Euthanasia is defined as the intentional administration of drugs that are lethal with the
intention of terminating person’s life in a painless manner; to relieve patient from continued
suffering from an chronic and incurable condition which that is unbearable. There are three
types of euthanasia; a) voluntary euthanasia- which refers to euthanasia conducted upon
patient requests; b) Non- voluntary euthanasia- which refers to euthanasia performed but not
from patient wish/ request and c) Physician assisted suicide- where the physician willing and
knowingly terminates patient life at the patient request (Dierckx de Casterlé, Denier, De Bal
& Gastmans, 2010).
Impact on nursing practice, social values, morals, and norms
The advancement in technology and medical knowledge has led to changes in the causes as
well as death timing in the modern world. The advancement in technology have made life
expectancy to increase; but the longer they live, the more people are subjected to
degenerative diseases which are chronic and have gradual health deterioration to old age,
who are admitted in the palliative care where they get end of life are. In the diverse healthcare
facilities, the physicians and the nurses are part of the interdisciplinary team but the role of
the nurses differs from the other healthcare providers. This is because the nurses are closer to
their patients, and are often confronted with the mourning and distress from the family
members and relatives (Sharp, 2012).
Human euthanasia is legal in few countries including Luxembourg, Belgium, Colombia,
Netherlands, Germany, Switzerland and Japan. In the USA, the euthanasia is legal is few
states including New Mexico, California, Vermont, Oregon, and Montana (Sharp, 2012).

CLC Part One: Euthanasia
For example, in nursing profession, there is the issue of trust, i.e. the patient should trust the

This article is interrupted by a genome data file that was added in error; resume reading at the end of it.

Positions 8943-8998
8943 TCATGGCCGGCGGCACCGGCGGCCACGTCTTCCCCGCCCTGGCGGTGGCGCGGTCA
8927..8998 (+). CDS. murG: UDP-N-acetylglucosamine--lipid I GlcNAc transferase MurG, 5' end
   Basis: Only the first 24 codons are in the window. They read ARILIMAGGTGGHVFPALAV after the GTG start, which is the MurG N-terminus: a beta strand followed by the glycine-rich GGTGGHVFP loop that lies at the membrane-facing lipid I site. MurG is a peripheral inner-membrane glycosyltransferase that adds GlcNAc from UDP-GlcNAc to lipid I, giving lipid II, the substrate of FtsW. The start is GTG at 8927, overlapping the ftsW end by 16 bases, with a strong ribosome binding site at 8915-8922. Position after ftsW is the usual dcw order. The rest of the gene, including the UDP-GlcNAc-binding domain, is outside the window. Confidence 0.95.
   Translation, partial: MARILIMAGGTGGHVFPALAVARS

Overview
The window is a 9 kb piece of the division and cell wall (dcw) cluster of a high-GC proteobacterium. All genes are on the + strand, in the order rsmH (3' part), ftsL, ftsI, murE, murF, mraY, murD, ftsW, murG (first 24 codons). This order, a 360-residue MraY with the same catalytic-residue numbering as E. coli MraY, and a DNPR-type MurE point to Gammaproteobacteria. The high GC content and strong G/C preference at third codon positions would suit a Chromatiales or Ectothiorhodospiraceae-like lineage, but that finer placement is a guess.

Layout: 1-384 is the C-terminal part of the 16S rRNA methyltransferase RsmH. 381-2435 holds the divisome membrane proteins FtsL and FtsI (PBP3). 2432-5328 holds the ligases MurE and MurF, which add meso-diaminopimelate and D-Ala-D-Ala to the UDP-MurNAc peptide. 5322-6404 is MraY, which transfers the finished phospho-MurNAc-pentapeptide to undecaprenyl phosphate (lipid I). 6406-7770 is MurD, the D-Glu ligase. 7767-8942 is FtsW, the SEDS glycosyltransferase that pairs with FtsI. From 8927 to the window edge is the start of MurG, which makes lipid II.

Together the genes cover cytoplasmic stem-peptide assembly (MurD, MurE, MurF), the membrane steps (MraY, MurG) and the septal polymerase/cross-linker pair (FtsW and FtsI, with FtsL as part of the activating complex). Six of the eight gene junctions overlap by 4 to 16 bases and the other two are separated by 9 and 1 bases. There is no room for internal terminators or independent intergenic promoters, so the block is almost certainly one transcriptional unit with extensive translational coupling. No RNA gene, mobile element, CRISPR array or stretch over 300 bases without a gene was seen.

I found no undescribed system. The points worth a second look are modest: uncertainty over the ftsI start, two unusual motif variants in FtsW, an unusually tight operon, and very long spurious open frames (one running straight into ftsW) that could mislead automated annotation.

nurse that he or she will not be killed by the nurse. In this context, euthanasia concepts
develop the dimension of suspicion that conflicts with the nurse roles as healer and
comforter. On the other hand, the patient expects the nurses to be their advocates, thus,
institutions that co-opt euthanasia in their policy could cause the rise of the concept of
distrust due to the interrupted confidence in relationship between the service user and the
service provider (Quaghebeur, Dierckx de Casterle & Gastmans, 2009).
The integrity of nurses should never be used mainly to meet the patient goals i.e. patient
wishes to die. Although utilitarian theory supports this practice, it is against the nurse moral
and professional dignity for the nurses. Although involvement of the nurses in executing
euthanasia adversely affect the society faith as well as trust in nursing practice; it is in line
with the nurses professional responsibility of protecting human dignity, caring and
promoting as well as protecting patient interest. Thus it can be said it is compatible with
nursing practice (Salladay, 2015).
Ethical theory and principle
The four medical ethical principles impact significantly about the nursing debate about
euthanasia. These principles include non-maleficence, autonomy, justice and beneficence.
For instance, the nurses are obliged to respect for the patient autonomy. This justifies the
issue of euthanasia, as the nursing professional ethics indicates that patient’s autonomy must
be respected. The patient request on their private life must be respected by the physician,